Do’s and Don’ts

Greetings from Chennai! Happy New Year to everyone!

Well, as is kind of apparent from my last post, I teach a spoken English class, taught through drama at Pudiyador. After each class I teach, I work with my co-teacher to write up a report on that class. In that report, we discuss how each component of the class went, whether it was the energizing game at the beginning, the English lesson, the improvisation activity, or the short performance at the end. We then move into talking about each child’s behavior. I’ve developed a behavior matrix that we’re building on and adapting to use for Pudiyador’s various programs.

Also, each report ends with a section on “Do’s and Don’ts for Teachers.” The list below shares some of those Do’s and Don’ts. Please note that these are very specific to our class and our students. Therefore, I’m not trying to make the argument that teachers elsewhere, in various contexts and communities, teaching in a plethora of different areas, should try to follow these guidelines. I see these more as personal learnings (not a real word but a word I learned while working at CARE) and hopefully tips for future teachers of this class, if they’re hoping to reuse and recycle activities and lessons, or are hoping to have some insight into our interactions with kids or how we changed our teaching style to accommodate our students’ personalities. However, even if these learnings don’t directly relate to you, I hope they’re at least an interesting read! Thanks!

Do’s 

  • Do make sure that respect is always prioritized and children are listening when they’re not performing. They can learn as much from other’s performances as their own.
  • Do make sure teachers have coordinated prior to the start of the class who will lead which part of the class. This can prevent one teacher from talking over another and the children getting bombarded with multiple voices and sources of information.
  • Do ask students to recap the previous lesson themselves, and encourage them to help each other while doing it.
  • Do focus on getting kids to sit in a circle more than a structured, teach on one side and students on another kind of setup
  • Do end class with an energizing game as opposed to having all the energizing stuff at the beginning. We want the kids to finish class feeling good about it.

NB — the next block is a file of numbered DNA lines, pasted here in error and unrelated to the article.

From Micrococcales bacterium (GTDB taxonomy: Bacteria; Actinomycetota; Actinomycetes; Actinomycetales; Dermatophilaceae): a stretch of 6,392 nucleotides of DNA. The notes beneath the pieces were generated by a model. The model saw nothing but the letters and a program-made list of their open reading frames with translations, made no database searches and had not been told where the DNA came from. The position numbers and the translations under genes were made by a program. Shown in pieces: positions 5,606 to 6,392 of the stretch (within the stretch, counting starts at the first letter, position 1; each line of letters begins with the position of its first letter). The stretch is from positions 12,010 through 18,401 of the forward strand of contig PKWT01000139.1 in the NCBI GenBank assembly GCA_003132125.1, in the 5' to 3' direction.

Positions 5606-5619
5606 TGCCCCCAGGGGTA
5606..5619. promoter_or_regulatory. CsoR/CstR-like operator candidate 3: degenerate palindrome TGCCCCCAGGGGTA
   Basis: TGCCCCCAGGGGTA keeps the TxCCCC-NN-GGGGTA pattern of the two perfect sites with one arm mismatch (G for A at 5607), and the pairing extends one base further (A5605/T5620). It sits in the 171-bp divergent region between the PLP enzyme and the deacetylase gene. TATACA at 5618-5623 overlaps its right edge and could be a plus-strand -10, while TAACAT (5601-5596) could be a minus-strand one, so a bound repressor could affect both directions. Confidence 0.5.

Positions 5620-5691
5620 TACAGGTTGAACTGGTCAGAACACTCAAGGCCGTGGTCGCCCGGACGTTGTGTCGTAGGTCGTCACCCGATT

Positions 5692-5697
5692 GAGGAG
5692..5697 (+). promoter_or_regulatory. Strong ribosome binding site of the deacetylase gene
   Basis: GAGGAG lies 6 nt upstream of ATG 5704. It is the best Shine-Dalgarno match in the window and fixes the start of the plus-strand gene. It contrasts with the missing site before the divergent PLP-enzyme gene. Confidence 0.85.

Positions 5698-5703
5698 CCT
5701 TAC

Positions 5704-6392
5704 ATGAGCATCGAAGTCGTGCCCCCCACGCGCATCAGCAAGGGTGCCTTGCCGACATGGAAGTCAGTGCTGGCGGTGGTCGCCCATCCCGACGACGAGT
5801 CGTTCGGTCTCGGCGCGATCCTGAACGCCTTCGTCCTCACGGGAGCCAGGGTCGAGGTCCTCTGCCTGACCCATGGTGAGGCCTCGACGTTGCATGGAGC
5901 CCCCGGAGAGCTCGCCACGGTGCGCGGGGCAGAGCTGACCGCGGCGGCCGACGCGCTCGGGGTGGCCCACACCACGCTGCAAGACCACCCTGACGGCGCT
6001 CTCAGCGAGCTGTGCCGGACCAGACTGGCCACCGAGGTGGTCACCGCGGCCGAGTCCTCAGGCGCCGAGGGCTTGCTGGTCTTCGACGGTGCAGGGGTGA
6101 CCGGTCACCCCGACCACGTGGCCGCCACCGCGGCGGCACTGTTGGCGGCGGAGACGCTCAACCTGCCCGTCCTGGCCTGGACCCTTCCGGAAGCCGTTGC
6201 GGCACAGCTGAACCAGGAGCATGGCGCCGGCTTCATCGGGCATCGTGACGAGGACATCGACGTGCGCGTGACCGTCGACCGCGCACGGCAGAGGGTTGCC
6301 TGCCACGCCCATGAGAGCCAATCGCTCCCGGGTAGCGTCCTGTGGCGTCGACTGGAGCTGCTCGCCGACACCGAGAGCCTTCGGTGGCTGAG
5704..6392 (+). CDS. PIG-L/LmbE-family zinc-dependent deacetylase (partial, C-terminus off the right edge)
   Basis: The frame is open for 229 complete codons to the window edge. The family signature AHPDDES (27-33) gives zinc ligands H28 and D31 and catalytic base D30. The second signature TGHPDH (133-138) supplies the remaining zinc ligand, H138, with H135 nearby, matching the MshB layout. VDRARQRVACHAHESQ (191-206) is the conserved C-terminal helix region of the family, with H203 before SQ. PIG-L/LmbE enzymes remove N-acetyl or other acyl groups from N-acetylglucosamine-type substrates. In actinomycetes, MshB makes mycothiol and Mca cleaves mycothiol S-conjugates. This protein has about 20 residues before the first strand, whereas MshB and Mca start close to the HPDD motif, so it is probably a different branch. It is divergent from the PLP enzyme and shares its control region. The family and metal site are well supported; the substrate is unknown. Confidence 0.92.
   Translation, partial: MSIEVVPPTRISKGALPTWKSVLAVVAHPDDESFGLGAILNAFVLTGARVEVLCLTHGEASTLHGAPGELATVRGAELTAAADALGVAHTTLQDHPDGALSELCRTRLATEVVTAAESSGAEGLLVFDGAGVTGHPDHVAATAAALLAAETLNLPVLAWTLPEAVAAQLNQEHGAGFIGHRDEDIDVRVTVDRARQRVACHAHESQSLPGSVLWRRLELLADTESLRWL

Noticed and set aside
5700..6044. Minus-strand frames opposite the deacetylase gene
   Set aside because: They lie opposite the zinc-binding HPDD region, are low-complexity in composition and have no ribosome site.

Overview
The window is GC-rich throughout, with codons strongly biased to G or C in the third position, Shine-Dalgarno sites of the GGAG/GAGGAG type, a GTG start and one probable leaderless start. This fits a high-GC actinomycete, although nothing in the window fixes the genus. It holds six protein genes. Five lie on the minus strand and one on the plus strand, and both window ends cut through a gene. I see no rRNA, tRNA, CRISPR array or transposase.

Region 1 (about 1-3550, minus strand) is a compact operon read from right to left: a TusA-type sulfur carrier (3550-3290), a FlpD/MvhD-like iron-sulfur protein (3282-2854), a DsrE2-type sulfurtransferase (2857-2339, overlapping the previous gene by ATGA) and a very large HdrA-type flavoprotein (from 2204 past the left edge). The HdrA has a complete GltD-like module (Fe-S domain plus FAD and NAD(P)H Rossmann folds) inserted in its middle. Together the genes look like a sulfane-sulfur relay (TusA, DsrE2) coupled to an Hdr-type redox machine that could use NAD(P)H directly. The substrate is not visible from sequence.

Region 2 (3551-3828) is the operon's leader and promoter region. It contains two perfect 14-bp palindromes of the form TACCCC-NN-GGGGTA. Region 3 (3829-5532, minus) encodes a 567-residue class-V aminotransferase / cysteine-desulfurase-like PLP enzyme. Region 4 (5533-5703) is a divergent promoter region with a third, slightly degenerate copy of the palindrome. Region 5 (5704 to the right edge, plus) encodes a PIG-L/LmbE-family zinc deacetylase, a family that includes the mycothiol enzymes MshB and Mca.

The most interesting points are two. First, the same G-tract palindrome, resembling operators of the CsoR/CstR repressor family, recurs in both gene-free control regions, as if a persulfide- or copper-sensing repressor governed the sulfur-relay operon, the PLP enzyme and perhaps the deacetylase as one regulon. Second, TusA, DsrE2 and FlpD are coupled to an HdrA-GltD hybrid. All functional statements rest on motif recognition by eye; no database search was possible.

• Do be sure that one activity will lead to the other so that .the energy will flow and there won’t be too many breaks, without losing all room for improvisation depending on the students’ response and interest.
  • Do have some structure to all the lessons. However much kids enjoy games and playing around, if a class has no sit-down lesson or structure, kids get very hyper and they end up losing interest in the fun activities as well. These kids are very smart and appreciate a bit of structured teaching. Make sure to have a good balance of fun and structure in your lessons.
  • Do focus on speaking as much English as possible in the class, for 4 reasons:
  1. Students will hear a lot of correct English. This is a very important skill for teachers to gain, to default to explaining rules of English in English as opposed to trying to find avenues in Tamil to explain concepts. It might be tough at first, but that’s been shown to be one of the best ways for kids to learn a language, being exposed to it.
  2. It will encourage students to make the effort to talk in English.
  3. It will eventually boost the students’ confidence in making an attempt at something that does not always work but they can learn and grow from. So, for each attempt, congratulate the student on trying before correcting mistakes.
  4. Remember that this is, at the end of the day, a Spoken English class.
  • Do show students the result of their work. Take videos of each performance and show the videos at the start of another class. It allows for more constructive conversation and feedback but more importantly, it allows for another opportunity to congratulate students on a job well done. Our kids love seeing the fruits of their labor and it creates an energy that lasts for the entire session!